Time Preference A Day After Thanksgiving
I can’t connect Thanksgiving and economics quite as easily as Gary North can without copying others’ ideas so I’m going to stretch this one 🙂
Time itself is a scarce good that must be economized — that is, an individual must choose to act with his highest values respective of the amount of time it takes to act. All other things equal, any good will be preferred sooner rather than later. This is the universal fact of time preference.
Immediate counter-examples may be brought up: some people prefer ice cream during the summer over ice cream in the winter. Since it is November right now, doesn’t that invalidate time preference? After all, I would prefer the good, in this case, ice cream, later (during summer) rather than sooner (during winter).
This type of argument confuses the concept of a “good” with its physical properties. The good, ice cream during summer, is actually a different good than the good, ice cream during winter. In this case, ice cream over summer has so much more value over ice cream over winter that a person will choose to wait till summer rather than having it sooner or immediately.We can think about this differently by replacing the word “good” with the word “satisfaction”. A person will prefer to have any given satisfaction sooner rather than later. In this case, the satisfactions are different; hence, they are not the same good.
Another example that may be brought up is preferring to wait until next year’s Thanksgiving rather than celebrating it today, the day after Thanksgiving (this example works much better with birthdays but bare with me). If I had to choose, I wouldn’t pick to celebrate Thanksgiving two days in a row and then be “forced”(obviously we could celebrate two days in a row and still celebrate next year’s Thanksgiving but we are assuming one or the other must be picked) to skip the next year’s Thanksgiving. I would rather celebrate Thanksgiving on the actual day rather than having it sooner.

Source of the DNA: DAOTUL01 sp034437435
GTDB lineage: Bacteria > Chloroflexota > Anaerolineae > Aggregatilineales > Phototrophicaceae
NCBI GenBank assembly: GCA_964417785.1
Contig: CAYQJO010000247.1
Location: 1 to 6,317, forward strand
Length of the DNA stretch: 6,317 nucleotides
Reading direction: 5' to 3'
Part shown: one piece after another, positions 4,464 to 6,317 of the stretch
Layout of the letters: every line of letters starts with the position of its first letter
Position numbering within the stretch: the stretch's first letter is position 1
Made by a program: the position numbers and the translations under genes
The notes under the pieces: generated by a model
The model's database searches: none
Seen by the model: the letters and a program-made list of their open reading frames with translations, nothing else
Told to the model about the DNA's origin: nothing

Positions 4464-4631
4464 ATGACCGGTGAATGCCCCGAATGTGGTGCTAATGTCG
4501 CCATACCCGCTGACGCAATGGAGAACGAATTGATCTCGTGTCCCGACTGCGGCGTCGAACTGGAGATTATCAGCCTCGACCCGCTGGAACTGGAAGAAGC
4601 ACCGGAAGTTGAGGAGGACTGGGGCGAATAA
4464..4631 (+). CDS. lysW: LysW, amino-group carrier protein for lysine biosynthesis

This argument also confuses the concept of a good, but it also confuses the concept of timing with the concept of time preference (we can apply this to the previous argument as well). The timing of Thanksgiving plays a role in how much it is valued: a person generally will value any holiday on its actual date (its timing) rather than celebrating it sometime earlier on a different date. Time preference still holds in that, if a person could truly have the good Thanksgiving (with its timing on Thanksgiving) sooner rather than later, he would, but it is impossible.
As we can see, time preference is not a concept that can be denied (much like the “fact” of heterogeneous subjective values during exchange). However, instead we may compare different levels of time preference: low time preference versus high time preference. Just like subjective values, we cannot put a number on time preference: for example, we cannot say that Mary has 7 time preference and Bill has 5.4 time preference. However, we can say Bill has a low time preference and Mary has a high time preference and we can compare their time preferences by saying Bill’s time preference is lower. So if Bill was willing to wait a day to receive satisfaction from eating an apple, whereas Mary was only willing to wait 10 minutes to receive the same satisfaction from eating an apple, we could say Bill has a lower time preference than Mary.
Note: There is an inherent problem in comparing time preferences because we do not know if Bill and Mary have equal satisfactions or if their satisfactions received from eating the apples are different so it would be truly difficult to compare their time preferences. We have ignored this problem for simplification purposes.
Also if anyone is interested in learning praxeology, you can check out praxgirl on YouTube.
It may be tough to follow and completely comprehend each lesson in one watching, so if you have to watch it multiple times to understand some of the concepts, don’t be frustrated. For more serious learners of economics, I would recommend buying a copy of Man, Economy, and State with Power and Market by Murray N. Rothbard. (there are free pdf and audio links in that link as well).